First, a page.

Likud Moves to Right, Livni Presents Centrist Alternative

The popular former foreign minister probably won’t stop Netanyahu from winning reelection.

Former Israeli foreign minister Tzipi Livni, September 2, 2009
Former Israeli foreign minister Tzipi Livni, September 2, 2009 (Flickr/Tzipi Livni/Itzik Edri)

Israel’s ruling Likud party on Monday presented its most right-wing list of candidates in recent history for January’s election, possibly providing an opening for former foreign minister Tzipi Livni who announced the formation of a new centrist party on Tuesday.

Seen as Israel’s leading advocate for a two-state solution, Livni fiercely criticized Prime Minister Benjamin Netanyahu’s decision to enter a ceasefire agreement with the militant organization Hamas in Gaza after a week of hostilities. “The government enters dialogue with those who support terror and avoids the camp that has prevented terror, that fights for two states,” she said during a press conference in Tel Aviv, referring to Palestinian president Mahmoud Abbas’ more moderate Fatah government in the West Bank.

The truce with Hamas that was reached with American and Egyptian mediation is deeply unpopular in Israel. Recent opinion polls suggest that Netanyahu’s conservatives, who have joined forces with incumbent foreign minister Avigdor Lieberman’s nationalist Yisrael Beiteinu, will take up to 37 of the 120 seats in parliament next year, down from the 42 they now occupy. The remaining seats go to smaller right-wing and orthodox parties that are part of Netanyahu’s coalition, however, which should enable the premier to win reelection.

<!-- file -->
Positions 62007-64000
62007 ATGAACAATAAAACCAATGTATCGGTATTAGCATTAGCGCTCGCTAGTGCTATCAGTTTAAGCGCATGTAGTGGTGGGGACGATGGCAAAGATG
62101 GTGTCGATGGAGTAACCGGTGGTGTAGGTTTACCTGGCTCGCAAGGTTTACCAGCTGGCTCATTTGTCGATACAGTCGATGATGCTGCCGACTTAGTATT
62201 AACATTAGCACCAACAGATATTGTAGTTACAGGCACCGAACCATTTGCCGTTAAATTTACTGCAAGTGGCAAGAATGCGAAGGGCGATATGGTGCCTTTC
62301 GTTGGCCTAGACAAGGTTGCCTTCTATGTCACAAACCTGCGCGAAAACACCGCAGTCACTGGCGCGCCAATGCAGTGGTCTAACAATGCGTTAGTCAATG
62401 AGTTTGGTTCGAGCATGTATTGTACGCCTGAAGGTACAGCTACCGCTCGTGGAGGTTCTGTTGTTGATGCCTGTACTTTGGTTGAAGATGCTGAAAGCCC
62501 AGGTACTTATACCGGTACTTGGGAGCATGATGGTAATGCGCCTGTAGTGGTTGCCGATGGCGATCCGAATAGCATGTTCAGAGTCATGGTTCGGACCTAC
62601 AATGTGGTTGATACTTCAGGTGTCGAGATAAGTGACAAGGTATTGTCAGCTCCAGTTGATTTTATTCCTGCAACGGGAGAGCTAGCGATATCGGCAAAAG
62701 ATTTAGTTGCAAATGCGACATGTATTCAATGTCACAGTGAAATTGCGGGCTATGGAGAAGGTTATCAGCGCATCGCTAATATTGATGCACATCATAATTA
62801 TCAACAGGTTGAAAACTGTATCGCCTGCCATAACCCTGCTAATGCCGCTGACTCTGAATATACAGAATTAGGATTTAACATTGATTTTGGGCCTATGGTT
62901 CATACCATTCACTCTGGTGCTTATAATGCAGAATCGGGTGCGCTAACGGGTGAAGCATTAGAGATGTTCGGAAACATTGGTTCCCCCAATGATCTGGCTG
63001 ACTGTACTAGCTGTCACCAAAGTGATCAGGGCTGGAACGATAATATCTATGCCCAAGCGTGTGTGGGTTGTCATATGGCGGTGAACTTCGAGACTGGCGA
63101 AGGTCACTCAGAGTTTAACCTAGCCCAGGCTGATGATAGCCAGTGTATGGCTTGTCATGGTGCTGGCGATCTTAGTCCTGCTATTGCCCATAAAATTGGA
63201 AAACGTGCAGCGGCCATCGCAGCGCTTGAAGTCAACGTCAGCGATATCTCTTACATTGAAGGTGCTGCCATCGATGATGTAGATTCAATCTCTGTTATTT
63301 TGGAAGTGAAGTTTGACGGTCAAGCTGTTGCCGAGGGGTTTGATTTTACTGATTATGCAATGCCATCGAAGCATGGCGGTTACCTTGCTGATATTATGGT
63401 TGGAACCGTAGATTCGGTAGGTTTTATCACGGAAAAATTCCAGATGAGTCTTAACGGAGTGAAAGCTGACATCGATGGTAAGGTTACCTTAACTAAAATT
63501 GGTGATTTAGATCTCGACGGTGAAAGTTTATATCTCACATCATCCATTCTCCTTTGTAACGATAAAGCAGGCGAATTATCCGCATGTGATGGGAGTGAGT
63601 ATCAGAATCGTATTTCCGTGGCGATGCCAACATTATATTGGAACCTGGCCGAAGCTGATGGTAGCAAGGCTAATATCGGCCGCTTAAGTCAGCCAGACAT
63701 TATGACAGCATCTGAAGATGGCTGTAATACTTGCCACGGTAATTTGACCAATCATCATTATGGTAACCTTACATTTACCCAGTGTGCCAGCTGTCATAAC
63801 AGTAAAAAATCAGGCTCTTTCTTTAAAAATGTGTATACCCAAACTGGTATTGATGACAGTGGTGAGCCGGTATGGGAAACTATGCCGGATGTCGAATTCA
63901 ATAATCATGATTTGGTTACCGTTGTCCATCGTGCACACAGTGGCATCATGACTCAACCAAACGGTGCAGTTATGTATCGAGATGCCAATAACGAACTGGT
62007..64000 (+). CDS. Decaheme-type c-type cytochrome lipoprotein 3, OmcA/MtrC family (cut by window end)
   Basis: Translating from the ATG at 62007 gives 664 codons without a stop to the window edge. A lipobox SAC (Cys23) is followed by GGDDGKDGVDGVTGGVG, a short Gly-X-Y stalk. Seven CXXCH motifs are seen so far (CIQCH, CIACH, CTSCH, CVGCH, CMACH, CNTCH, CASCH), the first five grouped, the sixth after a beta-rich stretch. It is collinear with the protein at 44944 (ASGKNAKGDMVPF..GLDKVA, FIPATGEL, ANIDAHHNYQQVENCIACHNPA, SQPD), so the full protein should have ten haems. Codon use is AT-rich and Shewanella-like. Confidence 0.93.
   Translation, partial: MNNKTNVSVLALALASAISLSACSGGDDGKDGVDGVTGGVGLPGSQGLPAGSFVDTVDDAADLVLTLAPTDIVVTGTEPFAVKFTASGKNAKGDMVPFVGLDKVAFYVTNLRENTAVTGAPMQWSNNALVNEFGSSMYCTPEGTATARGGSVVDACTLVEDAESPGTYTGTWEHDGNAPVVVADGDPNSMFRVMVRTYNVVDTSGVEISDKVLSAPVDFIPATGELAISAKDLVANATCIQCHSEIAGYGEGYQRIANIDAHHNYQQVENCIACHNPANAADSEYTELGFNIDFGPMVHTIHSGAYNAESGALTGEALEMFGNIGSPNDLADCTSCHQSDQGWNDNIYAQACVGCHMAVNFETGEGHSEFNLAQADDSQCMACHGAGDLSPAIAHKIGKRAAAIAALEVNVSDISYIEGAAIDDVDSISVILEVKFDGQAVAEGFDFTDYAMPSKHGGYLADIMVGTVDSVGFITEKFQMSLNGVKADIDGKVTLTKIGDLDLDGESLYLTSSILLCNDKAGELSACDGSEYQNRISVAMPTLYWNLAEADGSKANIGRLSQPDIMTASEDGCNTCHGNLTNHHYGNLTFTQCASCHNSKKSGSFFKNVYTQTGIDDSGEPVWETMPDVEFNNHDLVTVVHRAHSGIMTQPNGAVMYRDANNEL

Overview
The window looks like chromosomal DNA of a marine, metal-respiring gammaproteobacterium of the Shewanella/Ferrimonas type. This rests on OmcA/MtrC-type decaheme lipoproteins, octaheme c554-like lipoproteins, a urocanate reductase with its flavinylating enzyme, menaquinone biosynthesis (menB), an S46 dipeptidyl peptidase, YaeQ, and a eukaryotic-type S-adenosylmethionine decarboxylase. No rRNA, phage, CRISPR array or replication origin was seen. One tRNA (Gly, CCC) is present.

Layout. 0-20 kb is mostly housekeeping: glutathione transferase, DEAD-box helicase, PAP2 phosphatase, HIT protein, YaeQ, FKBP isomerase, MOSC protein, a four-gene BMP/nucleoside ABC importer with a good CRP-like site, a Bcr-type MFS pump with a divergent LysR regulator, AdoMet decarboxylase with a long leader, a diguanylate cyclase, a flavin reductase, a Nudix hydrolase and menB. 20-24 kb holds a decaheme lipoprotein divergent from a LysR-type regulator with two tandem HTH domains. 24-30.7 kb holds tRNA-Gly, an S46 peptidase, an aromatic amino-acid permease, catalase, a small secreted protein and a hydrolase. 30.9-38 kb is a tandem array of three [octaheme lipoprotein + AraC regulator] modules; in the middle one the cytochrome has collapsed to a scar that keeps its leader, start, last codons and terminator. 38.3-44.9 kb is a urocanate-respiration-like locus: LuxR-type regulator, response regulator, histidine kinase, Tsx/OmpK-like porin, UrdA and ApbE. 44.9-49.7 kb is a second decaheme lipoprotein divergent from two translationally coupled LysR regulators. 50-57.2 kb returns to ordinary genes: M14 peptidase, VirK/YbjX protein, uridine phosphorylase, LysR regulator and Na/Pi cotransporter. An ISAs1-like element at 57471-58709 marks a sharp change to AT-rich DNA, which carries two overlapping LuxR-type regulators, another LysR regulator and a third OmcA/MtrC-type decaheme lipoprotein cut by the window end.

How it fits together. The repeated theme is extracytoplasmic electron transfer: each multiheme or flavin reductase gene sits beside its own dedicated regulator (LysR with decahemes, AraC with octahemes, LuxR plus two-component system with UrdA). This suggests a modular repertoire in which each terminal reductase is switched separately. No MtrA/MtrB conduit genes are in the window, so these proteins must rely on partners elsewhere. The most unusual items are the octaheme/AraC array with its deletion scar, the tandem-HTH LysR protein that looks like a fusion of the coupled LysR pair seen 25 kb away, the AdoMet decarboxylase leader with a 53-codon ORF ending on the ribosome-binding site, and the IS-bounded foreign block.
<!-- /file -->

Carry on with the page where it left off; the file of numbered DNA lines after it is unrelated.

Labor looks set to recover from its dismal performance in the last election, winning up to 24 seats in preelection surveys compared to the eight it currently has. The liberal Kadima, which emerged as the largest opposition party under Livni’s leadership from the 2009 election, will likely be shattered by contrast. It might not even make the election threshold.

Livni resigned from the Knesset in May after she lost a primary election for the party leadership against former defense minister Shaul Mofaz. Even if her new party wins between the eight and ten seats which opinion polls suggest it could, the left in Israel wouldn’t come close to claiming a majority in the new parliament, reflecting the country’s rightward tilt of recent years.

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